[Haskell-cafe] Re: Red-Blue Stack

apfelmus apfelmus at quantentunnel.de
Fri Sep 26 05:30:40 EDT 2008

apfelmus wrote:
> data Stack2 r b = Empty | S [r] (Stack2 b r) deriving (Eq, Show)

In the previous post, I considered an implementation of red-blue stacks
with the data type above. Unfortunately, it failed to perform in O(1)
time because list concatenation needs linear time:

  xs ++ ys  takes  O(length xs) time

But in Java, it's easy to append two (doubly) linked lists can in
constant time; I mean, just link the tail of the first list to the head
of the second. Why do we need linear time in Haskell? As Derek already
said, the thing is that in Haskell, all data structures are *persistent*
by default. Appending two linked lists in Java mutates the first list
and its old version is no longer available. Doubly linked lists are said
to be an *ephemeral* data structure. In Haskell, xs ++ ys  does not
change  xs  or  ys  at all, both are still around.

Persistent data structures are harder to come up with than ephemeral
ones, but there are some beautiful techniques available. For more, see
Okasaki's book

  Chris Okasaki. Purely Function Data Structures.
  (This is the thesis on which the book is based.)

In particular, chapter 7.2.1 presents a simple implementation of lists
that support head, tail and (++) in constant time. So, we could "rescue"
our red-blue stack by

    data StackL r b = Empty | S (List r) (StackL b r)

using some more efficient data structure  List a  instead of  [a].

That's exactly what we are going to do now, but with a twist: our lists
won't store any elements at all!

    newtype List a = Length Int   deriving (Eq,Show,Num)

Instead, we're only storing the length of the list, so that

  empty list   corresponds to   0
  tail         corresponds to   n-1
  ++           corresponds to   +

Clearly, this is a very efficient implementation of "lists" with
"concatenation" in constant time^1. (Enable  GeneralizedNewtypeDeriving
 so that the compiler will implement the  instance Num (Length a)  for

The implementation is just as before, except that we don't have any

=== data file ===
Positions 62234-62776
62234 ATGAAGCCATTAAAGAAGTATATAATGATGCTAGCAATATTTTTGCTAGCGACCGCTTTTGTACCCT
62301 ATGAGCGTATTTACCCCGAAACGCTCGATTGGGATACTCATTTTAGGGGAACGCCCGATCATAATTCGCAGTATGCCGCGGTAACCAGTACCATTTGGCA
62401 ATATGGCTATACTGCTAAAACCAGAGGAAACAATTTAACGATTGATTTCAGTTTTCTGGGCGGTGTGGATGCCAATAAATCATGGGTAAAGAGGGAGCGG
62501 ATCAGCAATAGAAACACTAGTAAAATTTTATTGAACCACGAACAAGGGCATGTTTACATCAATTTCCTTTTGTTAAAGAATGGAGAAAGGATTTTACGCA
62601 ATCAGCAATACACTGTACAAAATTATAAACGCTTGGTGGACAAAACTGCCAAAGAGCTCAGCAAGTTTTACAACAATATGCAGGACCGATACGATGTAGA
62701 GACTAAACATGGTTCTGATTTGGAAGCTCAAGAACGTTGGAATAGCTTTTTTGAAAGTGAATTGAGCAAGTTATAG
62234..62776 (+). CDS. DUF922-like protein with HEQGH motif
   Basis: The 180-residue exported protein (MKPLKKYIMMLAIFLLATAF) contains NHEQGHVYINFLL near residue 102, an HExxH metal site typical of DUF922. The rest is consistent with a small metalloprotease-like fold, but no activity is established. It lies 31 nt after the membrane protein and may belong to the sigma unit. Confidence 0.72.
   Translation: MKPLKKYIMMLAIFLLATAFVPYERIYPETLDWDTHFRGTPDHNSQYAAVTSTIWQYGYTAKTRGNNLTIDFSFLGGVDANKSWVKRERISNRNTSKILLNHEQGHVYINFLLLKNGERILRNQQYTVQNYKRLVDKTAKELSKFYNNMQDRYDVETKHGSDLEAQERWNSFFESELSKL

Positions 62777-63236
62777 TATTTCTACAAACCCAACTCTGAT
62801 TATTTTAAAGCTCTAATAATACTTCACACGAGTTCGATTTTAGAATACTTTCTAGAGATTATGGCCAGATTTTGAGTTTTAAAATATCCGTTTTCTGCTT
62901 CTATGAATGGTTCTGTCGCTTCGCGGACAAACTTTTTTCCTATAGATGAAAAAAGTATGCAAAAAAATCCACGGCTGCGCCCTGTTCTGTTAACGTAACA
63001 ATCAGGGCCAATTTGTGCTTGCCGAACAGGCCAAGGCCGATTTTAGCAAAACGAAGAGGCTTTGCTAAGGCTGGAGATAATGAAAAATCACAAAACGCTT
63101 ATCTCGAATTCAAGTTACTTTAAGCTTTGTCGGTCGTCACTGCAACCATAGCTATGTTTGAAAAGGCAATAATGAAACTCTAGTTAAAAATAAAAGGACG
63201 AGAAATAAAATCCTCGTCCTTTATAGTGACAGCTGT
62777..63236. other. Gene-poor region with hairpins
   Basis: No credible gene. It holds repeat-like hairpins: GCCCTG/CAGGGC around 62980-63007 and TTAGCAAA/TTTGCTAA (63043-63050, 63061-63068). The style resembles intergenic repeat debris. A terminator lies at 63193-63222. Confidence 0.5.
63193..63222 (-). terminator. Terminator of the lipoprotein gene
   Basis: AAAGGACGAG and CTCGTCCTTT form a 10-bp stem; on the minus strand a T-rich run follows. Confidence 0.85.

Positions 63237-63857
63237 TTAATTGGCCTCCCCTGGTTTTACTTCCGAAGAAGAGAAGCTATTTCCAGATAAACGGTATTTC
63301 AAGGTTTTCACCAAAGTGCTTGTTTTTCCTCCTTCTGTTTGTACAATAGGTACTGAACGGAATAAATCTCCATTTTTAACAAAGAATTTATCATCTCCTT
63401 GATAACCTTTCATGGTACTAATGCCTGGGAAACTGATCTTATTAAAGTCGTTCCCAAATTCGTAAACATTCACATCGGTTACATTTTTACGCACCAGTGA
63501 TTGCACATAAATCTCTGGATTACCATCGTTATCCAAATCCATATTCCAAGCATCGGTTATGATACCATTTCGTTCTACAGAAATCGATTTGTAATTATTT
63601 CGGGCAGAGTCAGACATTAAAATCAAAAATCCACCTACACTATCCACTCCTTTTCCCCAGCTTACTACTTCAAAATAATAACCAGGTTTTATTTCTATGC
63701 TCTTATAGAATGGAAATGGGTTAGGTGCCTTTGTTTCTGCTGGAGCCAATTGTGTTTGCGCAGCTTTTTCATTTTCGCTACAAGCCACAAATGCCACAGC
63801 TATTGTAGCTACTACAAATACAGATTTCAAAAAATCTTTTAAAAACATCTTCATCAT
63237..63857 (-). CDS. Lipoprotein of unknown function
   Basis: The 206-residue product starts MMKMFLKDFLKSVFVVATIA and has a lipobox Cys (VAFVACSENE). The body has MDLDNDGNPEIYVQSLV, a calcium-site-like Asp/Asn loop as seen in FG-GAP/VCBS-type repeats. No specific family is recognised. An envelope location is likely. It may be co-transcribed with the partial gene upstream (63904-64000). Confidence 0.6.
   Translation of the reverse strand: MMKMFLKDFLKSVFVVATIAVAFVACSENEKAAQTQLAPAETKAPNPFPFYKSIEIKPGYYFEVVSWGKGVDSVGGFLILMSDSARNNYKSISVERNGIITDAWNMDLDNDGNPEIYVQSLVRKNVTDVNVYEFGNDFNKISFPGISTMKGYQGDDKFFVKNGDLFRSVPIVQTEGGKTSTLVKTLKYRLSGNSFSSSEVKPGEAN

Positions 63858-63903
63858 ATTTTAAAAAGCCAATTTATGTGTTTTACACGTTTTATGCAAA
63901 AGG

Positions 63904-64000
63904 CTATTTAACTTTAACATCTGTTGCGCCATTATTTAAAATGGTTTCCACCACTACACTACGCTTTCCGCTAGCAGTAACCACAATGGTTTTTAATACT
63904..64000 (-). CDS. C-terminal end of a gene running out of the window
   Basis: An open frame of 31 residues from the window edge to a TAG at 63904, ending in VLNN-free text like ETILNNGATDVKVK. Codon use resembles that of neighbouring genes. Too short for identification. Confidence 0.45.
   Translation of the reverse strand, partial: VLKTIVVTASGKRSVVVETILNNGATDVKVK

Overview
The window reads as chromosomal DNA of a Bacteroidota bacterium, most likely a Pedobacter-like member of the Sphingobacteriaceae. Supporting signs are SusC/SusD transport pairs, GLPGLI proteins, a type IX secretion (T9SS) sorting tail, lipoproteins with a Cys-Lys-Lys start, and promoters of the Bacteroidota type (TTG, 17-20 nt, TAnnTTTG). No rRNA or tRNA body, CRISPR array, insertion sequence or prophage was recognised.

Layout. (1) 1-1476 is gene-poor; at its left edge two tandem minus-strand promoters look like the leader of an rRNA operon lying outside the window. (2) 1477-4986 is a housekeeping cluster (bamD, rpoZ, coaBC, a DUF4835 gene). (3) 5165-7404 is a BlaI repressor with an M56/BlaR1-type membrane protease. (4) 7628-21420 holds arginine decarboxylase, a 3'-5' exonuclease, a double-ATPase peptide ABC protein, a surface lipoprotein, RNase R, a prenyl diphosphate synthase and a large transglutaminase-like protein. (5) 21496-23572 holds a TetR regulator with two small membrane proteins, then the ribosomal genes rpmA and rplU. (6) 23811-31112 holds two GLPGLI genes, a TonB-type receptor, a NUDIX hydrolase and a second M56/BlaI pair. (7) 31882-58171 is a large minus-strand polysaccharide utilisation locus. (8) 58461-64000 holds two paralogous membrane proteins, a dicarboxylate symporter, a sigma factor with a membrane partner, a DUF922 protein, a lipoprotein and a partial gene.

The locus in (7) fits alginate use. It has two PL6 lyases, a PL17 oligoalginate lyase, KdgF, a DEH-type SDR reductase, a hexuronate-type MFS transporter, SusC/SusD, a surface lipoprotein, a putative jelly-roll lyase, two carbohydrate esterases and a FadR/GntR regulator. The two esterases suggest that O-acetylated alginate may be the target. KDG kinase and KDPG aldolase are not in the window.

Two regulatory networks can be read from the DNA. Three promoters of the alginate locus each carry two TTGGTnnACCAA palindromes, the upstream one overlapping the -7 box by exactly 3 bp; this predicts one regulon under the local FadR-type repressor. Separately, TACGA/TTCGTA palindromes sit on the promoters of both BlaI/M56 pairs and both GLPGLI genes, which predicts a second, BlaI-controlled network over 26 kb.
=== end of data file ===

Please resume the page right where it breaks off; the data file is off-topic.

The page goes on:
elements. But we can think of () as the element type.

    recolorL :: StackL r b -> StackL b r
    recolorL (S 0 t) = t
    recolorL t       = S 0 t

    pushL :: () -> StackL r b -> StackL r b
    pushL Empty    = S 1 Empty
    pushL (S rs t) = S (rs+1) t

    popL :: StackL r b -> StackL r b
    popL (S 0  (S bs t)) = S 0 . s bs . popL $ t
        s bs (S 0 Empty     ) = S bs Empty
        s bs (S 0 (S bs' t')) = S (bs + bs') t'
        s bs t                = S bs t
    popL (S rs t       ) = S (rs-1) t
    popL _               = Empty

    topL :: StackL r b -> Maybe (Either () ())
    topL Empty   = Nothing
    topL (S 0 t) = fmap (\(Left b) -> Right b) (topL t)
    topL (S _ _) = Just (Left ())

Note that we still enjoy the benefits of using different types for red
and blue elements. For instance, the compiler won't allow us to add
List r  and  List b , though both are plain integers. The  r  in  List r
 is called a *phantom type* because, well, just like a phantom, the  r
isn't really there.

Now, this is all well and good, but we wanted to store actual elements,
didn't we? While the implementation above can't do that, it's perfectly
able to keep track of the order of elements. And we just need to combine
that with an external element storage to get a full red-blue stack:

    data RBStack r b = RBS [r] [b] (StackL r b)

    recolor (RBS rs bs n) = RBS bs rs (recolorL n)
    push r  (RBS rs bs n) = RBS (r:rs) bs (pushL () n)
    pop     (RBS rs bs n) = RBS (drop 1 rs) bs (popL n)

    top (RBS rs bs n) = fmap f (topL n)
        f (Left  _) = Left  (head rs)
        f (Right _) = Right (head bs)

Last but not least, I would like to add that the above implementation is
of course inspired by the technique of "numerical representation", i.e.
the analogy between the representation of a number  n  and a container
with  n elements. So, the trick was basically to replace the peano
numbers  [()]  with the more efficient representation  Int  while the
special nature of the problem allowed us to store the elements
externally. For more about designing purely functional data structures
with numerical representations, see of course Okasaki's book and also

  Ralf Hinze, Ross Paterson.
  Finger Trees: A Simple General-purpose Data Structure.


^1 Actually, addition of big integers is linear in the number of digits,
i.e. logarithmic in the size of the integer.

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